In conclusion, Plato appears to be suggesting that we need to force ourselves to want to learn about the truth. Like the prisoners chained in the cave, each human being perceives a physical world that is but a poor imitation of a more real world.
A Text with Readings p. These prisoners are chained so that their legs and necks are fixed, forcing them to gaze at the wall in front of them and not look around at the cave, each other, or themselves a—b.
And if someone, were to repeat this or release another prisoner, that culprit should be caught and put to death. This is what the prisoners think is real because this is all they have ever experienced; reality for them is a puppet show on the wall of a cave, created by shadows of objects and figures.
What the prisoners see and hear are shadows and echoes cast by objects that they do not see. It can be seen as capacity building: Because of the fire, the statues cast shadows across the wall that the prisoners are facing.
The person who is leaving the cave is questioning his beliefs, whereas the people in the cave just accepted what they were shown, they did not think about or question it; in other words, they are passive observers.
The Republic b  Plato: This stage in the cave represents belief. Such prisoners would mistake appearance for reality. Hence, it is almost as though the prisoners are watching a puppet show for their entire lives. They would remark that it would have been better, if he had stayed in the cave.
Plato makes clear that education where students are passively receiving knowledge from professors is wrong.
He sees that these are even more real than the statues were, and that those were only copies of these. Plato claimed that knowledge gained through the senses is no more than opinion and that, in order to have real knowledge, we must gain it through philosophical reasoning.
He has caught his first glimpse of the most real things, the Forms. So when the prisoners talk, what are they talking about?
When the situation changes and one prisoner is set free, at first he finds it difficult to adjust, but slowly starts searching and questioning reality. What the allegory has shown is that: Socrates goes on to say that one of the prisoners somehow breaks free of those chains.
For example, when the prisoner turned around he realised that the shadows on the wall were less real than the objects in the back that were casting the shadows; what he thought was real all his life was merely an illusion.
He thinks he is talking about a book, but he is really talking about a shadow. Likewise, we may acquire concepts by our perceptual experience of physical objects.
The allegory of the cave is supposed to explain this. Society often condemns, prosecutes and laughs at them, yet these philosophers are willing to voice their opinions and face the truth.
He grasps how the fire and the statues together cause the shadows, which are copies of these more real things. They manipulate the masses who perceive the shadows they see as reality. The Shadows The Shadows represent the perceptions of those who believe empirical evidence ensures knowledge.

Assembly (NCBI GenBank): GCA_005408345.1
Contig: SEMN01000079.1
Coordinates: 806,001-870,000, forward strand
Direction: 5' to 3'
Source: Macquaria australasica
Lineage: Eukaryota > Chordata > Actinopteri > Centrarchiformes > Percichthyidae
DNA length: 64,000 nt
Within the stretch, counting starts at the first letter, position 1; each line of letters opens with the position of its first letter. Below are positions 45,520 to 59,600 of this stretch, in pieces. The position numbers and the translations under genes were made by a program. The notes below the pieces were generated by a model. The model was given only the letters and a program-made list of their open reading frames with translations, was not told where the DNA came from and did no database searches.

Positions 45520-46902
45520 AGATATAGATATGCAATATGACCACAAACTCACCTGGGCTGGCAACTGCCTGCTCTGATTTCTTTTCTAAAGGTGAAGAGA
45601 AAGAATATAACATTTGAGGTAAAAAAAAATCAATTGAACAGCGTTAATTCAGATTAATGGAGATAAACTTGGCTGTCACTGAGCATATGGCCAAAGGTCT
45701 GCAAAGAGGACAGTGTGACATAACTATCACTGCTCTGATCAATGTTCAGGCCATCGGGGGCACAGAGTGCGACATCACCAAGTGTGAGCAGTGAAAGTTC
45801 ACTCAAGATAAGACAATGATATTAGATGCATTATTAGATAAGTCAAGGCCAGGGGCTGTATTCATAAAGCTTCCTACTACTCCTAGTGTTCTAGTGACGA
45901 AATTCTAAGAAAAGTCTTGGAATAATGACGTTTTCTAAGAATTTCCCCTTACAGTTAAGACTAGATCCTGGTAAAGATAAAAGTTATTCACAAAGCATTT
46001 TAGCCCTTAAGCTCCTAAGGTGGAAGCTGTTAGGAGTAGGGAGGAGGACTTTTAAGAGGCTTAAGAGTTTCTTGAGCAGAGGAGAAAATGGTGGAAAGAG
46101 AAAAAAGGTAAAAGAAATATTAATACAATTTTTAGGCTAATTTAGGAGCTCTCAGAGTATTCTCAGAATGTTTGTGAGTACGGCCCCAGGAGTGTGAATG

But the prisoners try to resist enlightenment and condemn him for moral misconduct and loss of ethical values. In a way Plato manipulates the reader as he implies that we are prisoners, however we believe that we are not prisoners — this makes us want to learn and search for the truth.
But not all education need necessarily be about the truth. Mar 26, Did You Know?
It is always recommended that you read the original text by Plato to reach the top grades.Plato realizes that the general run of humankind can think, and speak, etc., without (so far as they acknowledge) any awareness of his realm of Forms.
The allegory of the cave is supposed to explain this. In the allegory, Plato likens people untutored in the Theory of Forms to prisoners chained in a.
The Allegory of the Cave [Plato] on mint-body.com *FREE* shipping on qualifying offers. Plato's Allegory of the Cave is one of the most famous pieces of philosophical literature. This edition was translated by Benjamin Jowett /5(34). In Book VII, Socrates presents the most beautiful and famous metaphor in Western philosophy: the allegory of the cave.
This metaphor is meant to illustrate the effects of education on the human soul. Education moves the philosopher through the stages on the divided line, and ultimately brings him to. The Allegory of the Cave, or Plato's Cave, was presented by the Greek philosopher Plato in his work Republic (a–a) to compare "the effect of education.
Plato, in his classic book The Republic, from which the Allegory of the Cave is extracted, says the most important and difficult concepts to prove, are the matters we cannot see, but just feel and perceive.
Plato's allegory is a depiction of the truth, and he wants us to be open-minded about change, and seek the power of possibility and truth.
The Allegory of the Cave is a story from Book VII in the Greek philosopher Plato's masterpiece The Republic, written in mint-body.com is probably Plato's best-known story, and its placement in The Republic is significant, because The Republic is the centerpiece of Plato's philosophy, and centrally concerned with how people acquire knowledge about .Download